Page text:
Flat feet – sounds funny, but it’s no joke. In the US military it used to be that having flat feet would routinely excuse potential recruits from military service. Today, that rule is no longer strictly enforced, but if it were, the country would cease to be a world power! Seriously, modern living has produced a virtual epidemic of fallen arches. The good news is there are many practical solutions to fix flat feet.
When the arches of the feet collapse, a lot of bad things happen. First, consider that the arch of the foot is supposed to flex and absorb shock. If the arch is flat, the foot lacks shock absorbency, and stress is transferred to the knees, hips, and lower back. This is why many of the advertisements for orthotics claim that they can resolve back pain. With fallen arches, the bones of the ankle are not optimally aligned with the foot, increasing the risk of ankle injuries. According to the National Institute of Arthritis and Musculoskeletal and Skin Diseases, approximately one million people in the US are treated for ankle injuries every year.
It’s also estimated that athletes who injure an ankle are five times more likely to injure that ankle again.
Fallen arches also cause the bones of both the upper legs and lower legs to internally rotate. This rotation increases stress on the ACL. The ACL is a ligament that connects the upper and lower leg bones and provides stability to the knee, making the ACL critical for dynamic movements. Approximately 300,000 ACL injuries occur annually in the US, and the risk of injury is greater to athletes and women. Also consider that only 30 percent of ACL injuries are a result of direct contact, which suggests that an important step to preventing ACL injuries is to address the structure and function of the foot.
Another consequence of fallen arches is that the inward rotation of the upper legs increases the arch in the lower back, a condition technically referred to as lumbar hyperlordosis. Lumber hyperlordosis reduces the ability of the spine to absorb shock. The result is an increased risk of back injury and pain.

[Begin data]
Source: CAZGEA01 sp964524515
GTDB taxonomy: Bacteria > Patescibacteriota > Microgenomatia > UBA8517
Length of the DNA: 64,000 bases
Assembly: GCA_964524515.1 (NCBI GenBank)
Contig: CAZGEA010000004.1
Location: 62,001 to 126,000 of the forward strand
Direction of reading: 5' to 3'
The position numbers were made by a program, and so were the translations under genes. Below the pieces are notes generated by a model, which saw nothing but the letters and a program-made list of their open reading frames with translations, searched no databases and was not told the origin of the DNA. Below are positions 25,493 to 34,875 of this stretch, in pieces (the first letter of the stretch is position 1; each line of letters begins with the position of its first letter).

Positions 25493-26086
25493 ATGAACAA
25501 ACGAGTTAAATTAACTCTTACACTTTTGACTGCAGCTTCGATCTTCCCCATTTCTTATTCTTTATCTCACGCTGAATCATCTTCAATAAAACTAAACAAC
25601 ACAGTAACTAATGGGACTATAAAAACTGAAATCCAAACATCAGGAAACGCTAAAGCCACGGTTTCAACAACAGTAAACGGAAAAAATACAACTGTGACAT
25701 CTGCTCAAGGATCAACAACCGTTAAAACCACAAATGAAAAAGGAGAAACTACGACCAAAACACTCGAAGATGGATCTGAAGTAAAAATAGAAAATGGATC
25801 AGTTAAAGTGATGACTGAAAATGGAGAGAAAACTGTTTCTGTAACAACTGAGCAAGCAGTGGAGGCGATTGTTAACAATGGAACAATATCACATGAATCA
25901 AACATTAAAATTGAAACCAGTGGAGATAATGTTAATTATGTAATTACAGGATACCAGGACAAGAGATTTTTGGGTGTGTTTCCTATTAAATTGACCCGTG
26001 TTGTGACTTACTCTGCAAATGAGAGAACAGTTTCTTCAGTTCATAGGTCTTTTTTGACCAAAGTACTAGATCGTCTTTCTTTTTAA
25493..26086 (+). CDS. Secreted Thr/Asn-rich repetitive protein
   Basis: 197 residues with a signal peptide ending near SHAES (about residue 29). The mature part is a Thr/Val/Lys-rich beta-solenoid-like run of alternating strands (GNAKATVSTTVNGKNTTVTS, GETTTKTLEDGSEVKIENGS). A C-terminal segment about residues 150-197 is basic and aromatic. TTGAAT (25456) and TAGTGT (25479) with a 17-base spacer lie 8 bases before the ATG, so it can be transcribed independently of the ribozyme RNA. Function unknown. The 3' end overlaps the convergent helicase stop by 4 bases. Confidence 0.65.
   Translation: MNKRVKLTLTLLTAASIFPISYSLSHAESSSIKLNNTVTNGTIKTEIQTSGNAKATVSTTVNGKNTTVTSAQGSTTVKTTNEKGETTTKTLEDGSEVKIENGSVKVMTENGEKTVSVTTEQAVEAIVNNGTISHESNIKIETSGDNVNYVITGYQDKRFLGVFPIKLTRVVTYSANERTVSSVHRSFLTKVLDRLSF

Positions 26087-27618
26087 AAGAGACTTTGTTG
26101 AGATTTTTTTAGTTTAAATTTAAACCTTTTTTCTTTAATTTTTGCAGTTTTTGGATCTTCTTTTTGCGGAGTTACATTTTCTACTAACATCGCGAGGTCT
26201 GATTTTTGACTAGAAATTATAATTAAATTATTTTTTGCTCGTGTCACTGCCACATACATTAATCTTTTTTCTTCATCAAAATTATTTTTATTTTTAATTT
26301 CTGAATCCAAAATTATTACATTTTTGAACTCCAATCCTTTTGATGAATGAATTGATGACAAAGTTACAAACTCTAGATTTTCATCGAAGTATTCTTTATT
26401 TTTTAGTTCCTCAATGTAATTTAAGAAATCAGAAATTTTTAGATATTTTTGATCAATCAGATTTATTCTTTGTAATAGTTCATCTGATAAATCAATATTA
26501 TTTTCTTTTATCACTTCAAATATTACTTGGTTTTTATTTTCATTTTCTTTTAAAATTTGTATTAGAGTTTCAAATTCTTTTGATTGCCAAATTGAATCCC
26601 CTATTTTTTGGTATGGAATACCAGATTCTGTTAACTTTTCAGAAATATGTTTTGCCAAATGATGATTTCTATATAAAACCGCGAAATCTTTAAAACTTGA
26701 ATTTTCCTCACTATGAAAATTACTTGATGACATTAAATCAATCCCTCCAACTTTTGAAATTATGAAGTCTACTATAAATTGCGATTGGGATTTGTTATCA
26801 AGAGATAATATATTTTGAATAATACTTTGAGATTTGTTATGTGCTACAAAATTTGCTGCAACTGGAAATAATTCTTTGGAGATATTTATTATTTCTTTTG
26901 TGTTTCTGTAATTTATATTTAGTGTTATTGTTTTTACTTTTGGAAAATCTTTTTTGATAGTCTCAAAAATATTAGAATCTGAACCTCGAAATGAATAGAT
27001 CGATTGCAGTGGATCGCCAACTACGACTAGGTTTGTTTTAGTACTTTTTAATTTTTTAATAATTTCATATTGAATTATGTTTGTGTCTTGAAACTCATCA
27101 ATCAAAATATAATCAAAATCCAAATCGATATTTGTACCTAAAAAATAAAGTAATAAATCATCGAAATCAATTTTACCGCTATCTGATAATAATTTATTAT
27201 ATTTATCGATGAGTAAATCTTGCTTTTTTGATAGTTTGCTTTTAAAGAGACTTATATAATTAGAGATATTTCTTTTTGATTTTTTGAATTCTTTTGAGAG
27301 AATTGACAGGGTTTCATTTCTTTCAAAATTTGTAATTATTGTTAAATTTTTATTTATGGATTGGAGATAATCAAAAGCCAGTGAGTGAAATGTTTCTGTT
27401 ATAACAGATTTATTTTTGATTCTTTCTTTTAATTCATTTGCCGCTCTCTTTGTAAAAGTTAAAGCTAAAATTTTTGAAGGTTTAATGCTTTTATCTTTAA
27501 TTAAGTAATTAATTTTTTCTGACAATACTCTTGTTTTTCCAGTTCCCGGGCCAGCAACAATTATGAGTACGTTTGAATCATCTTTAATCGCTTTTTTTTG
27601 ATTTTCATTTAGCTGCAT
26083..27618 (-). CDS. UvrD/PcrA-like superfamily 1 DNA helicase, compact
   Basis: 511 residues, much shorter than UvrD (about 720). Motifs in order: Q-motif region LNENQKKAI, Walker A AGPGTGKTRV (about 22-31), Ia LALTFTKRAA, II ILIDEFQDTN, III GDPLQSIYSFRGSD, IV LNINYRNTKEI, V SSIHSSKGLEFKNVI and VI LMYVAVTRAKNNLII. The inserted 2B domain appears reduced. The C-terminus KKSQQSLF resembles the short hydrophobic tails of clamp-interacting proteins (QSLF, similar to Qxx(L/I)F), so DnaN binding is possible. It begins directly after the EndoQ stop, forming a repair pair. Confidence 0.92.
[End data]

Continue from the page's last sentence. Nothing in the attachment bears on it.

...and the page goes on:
The most common method of correcting flat feet is orthotics. Orthotics don’t permanently correct fallen arches – they only work while the user is wearing them. Also, the pressure of the orthotic on the arch can also cause the arch to become weaker.
Solutions include corrective exercises to strengthen muscles that support the arch. One such muscle is the extensor halluces longus, which creates lateral tension on the foot and also strengthens and stretches the two major calf muscles (gastrocnemius and soleus).
Another solution to fixing flat feet is the practice of Posturology with the use of very thin insoles. The postural insoles stimulate the skin of the foot and create postural reflexes that create alignment of the feet and of the joints above. If you suffer from fallen arches, take a proactive approach to good health by seeking the help of a Posturologist. Good posture begins from the ground up!To protect the ankles, many athletes are prescribed orthotics. Although these supports will adjust the arch so that the ankles are positioned directly over the feet, they do not permanently correct the foot condition and over time, weaken the ligaments and muscles of the foot. A more permanent, and faster, solution is to seek the help of a Posturologist. One treatment method a Posturologist will use to correct valgus feet is the use of postural insoles that stimulate the mechanoreceptors in the skin of the feet, thus triggering a stimulating effect of the flexor chains through reflex pathways. Because this information is processed by the nervous system, the speed at which the changes occur are very quick.
In conclusion, to reduce your risk of becoming an injury statistic and seek out the help of a Posturologist to develop a strong foundation of healthy living.
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Be it because of the toxicity which surrounds us or because of bodies cannot handle properly the estrogens we produce. Whichever is the case, it can lead to an estrogen overload called estrogen dominance. And aside from the male issues you might think it leads to, it can cause serious health complications for both men and women. Thinking of shedding some body fat? Want to increase strength? Stave off cancer? Have better cognition? Conceive a child? Conquer depression? Estrogen dominance can disrupt all of those.
This article is not about how macho we have to be by driving down estrogen as much as possible. In fact, be it in male or female, estrogen is necessary for normal body function. It regulates a lot of body functions in both females and males, however a dysfunctional management of estrogen can spell disaster for your health.
This usually translates to too much estrogen and too much of the wrong form of the hormone in the body.